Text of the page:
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FBI says followers of QAnon conspiracy theory could engage in

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Washington — The FBI warned this month in a public assessment on the threat posed by QAnon that some followers of the conspiracy theory could engage in real-world violence after forecasts made in online posts have not come to fruition.

The two-page assessment prepared for Congress by the FBI said that adherents of QAnon could harm Democrats and other political opponents who they believe are part of a corrupt cabal of global elites and government actors.

The conspiracy theory holds that this cabal runs a Satan-worshipping international sex trafficking ring and plotted to orchestrate a coup against former President Donald Trump during his presidency. The alleged members will be punished for their purported crimes, adherents believe.

The FBI issued its two-page threat assessment in response to a request by Senate Majority Leader Chuck Schumer and Senator Martin Heinrich, a Democrat from New Mexico, in December 2020. The bureau said the participation of some domestic violent extremists who are QAnon followers in the January 6 assault on the U.S. Capitol “underscores how the current environment likely will continue to act as a catalyst for some to begin accepting the legitimacy of violent action.”

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“We assess that some [domestic violent extremist] adherents of QAnon likely will begin to believe they can no longer ‘trust the plan’ referenced in QAnon posts and that they have an obligation to change from serving as ‘digital soldiers’ towards engaging in real world violence — including harming perceived members of the ‘cabal’ such as Democrats and other political opposition — instead of continually awaiting Q’s promised actions which have not occurred,” the FBI said.

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Other adherents will likely disengage from the QAnon movement or lessen their involvement following the change in presidential administrations, according to the bulletin. The disengagement could be motivated by social media companies removing QAnon content from their platforms, as well as the failure of QAnon-linked events to materialize.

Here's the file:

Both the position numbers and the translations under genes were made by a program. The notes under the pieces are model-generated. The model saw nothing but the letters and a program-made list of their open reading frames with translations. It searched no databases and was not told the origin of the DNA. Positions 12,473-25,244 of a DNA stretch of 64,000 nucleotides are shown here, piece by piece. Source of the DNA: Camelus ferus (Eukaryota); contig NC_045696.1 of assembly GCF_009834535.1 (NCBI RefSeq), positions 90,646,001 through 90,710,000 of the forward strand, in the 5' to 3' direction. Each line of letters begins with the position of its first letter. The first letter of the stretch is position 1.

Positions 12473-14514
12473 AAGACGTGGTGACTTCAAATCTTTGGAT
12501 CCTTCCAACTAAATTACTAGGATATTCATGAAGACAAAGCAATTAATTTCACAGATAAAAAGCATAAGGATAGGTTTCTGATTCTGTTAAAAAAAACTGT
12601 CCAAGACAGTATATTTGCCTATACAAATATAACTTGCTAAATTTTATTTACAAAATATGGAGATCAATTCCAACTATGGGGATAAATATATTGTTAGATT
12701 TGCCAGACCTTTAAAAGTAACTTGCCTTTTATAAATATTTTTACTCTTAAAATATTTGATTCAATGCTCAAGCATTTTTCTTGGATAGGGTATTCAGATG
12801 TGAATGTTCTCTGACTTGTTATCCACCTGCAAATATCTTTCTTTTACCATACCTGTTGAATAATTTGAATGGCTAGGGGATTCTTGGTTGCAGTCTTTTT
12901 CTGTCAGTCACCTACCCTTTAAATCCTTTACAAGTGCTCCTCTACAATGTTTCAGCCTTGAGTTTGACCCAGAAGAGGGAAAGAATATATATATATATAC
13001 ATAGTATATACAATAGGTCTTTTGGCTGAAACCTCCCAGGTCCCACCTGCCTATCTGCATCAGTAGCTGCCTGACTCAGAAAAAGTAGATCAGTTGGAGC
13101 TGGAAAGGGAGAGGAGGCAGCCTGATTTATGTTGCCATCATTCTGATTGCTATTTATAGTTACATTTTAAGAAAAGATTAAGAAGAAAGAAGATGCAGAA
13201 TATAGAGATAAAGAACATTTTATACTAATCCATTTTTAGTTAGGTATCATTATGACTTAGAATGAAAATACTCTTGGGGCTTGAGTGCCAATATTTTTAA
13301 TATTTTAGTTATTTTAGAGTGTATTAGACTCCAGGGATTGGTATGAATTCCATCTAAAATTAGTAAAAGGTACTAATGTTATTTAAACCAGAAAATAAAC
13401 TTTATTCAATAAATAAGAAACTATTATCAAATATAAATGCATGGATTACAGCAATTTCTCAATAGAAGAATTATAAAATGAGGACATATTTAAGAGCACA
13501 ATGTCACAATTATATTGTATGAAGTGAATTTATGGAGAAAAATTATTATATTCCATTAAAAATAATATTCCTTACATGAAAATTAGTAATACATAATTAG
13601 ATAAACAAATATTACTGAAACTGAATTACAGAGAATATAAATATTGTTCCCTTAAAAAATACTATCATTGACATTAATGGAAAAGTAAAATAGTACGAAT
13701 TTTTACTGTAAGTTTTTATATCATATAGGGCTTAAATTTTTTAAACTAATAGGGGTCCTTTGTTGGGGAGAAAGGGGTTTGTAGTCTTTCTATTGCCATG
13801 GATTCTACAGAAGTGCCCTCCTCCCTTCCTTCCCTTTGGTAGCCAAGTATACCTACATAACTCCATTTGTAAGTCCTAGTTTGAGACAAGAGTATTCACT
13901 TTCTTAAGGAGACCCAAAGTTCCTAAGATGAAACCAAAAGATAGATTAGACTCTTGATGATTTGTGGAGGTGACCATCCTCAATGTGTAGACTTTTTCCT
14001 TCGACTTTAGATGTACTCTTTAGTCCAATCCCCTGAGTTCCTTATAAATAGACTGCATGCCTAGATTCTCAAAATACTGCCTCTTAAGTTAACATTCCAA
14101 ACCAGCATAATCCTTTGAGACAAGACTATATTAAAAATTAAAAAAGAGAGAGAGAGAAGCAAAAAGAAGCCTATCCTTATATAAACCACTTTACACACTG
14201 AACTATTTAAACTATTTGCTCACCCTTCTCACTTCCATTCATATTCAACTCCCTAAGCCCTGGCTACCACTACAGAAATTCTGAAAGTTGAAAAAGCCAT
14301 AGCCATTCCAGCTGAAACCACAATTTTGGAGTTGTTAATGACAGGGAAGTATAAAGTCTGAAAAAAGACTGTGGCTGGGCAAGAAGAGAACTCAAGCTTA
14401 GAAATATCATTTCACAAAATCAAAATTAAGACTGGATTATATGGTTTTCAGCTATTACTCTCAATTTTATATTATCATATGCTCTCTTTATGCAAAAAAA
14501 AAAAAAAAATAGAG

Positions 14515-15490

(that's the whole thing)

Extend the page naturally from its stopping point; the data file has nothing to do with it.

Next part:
“Adherence to QAnon by some DVEs likely will be affected by factors such as the severity of the COVID-19 pandemic, the level of societal polarization in the United States, social media companies’ willingness to host QAnon-related content on their sites, and the frequency and content of pro-QAnon statements by public individuals who feature prominently in core QAnon narratives,” the FBI wrote.

Prepared by the FBI and the Department of Homeland Security, the June 4 assessment listed several incidents involving QAnon adherents who made threats or engaged in violence. 

The FBI has arrested more than 20 self-identified QAnon followers who participated in the riots at the Capitol, while another professed adherent from North Carolina was arrested January 7 after allegedly bringing guns and ammunition to the District of Columbia and making threats against House Speaker Nancy Pelosi.

An Oregon-based QAnon believer was arrested by federal law enforcement in early January after allegedly firing several rounds at a federal courthouse in Oregon.

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Still, the FBI said “generating, accessing, discussing, or otherwise interacting with QAnon-related content without engaging in violence or other illegal activity” is protected under the First Amendment.

While QAnon began as a fringe movement among Mr. Trump’s supporters, it became more mainstream as the theory moved to social media platforms like Facebook and Twitter.

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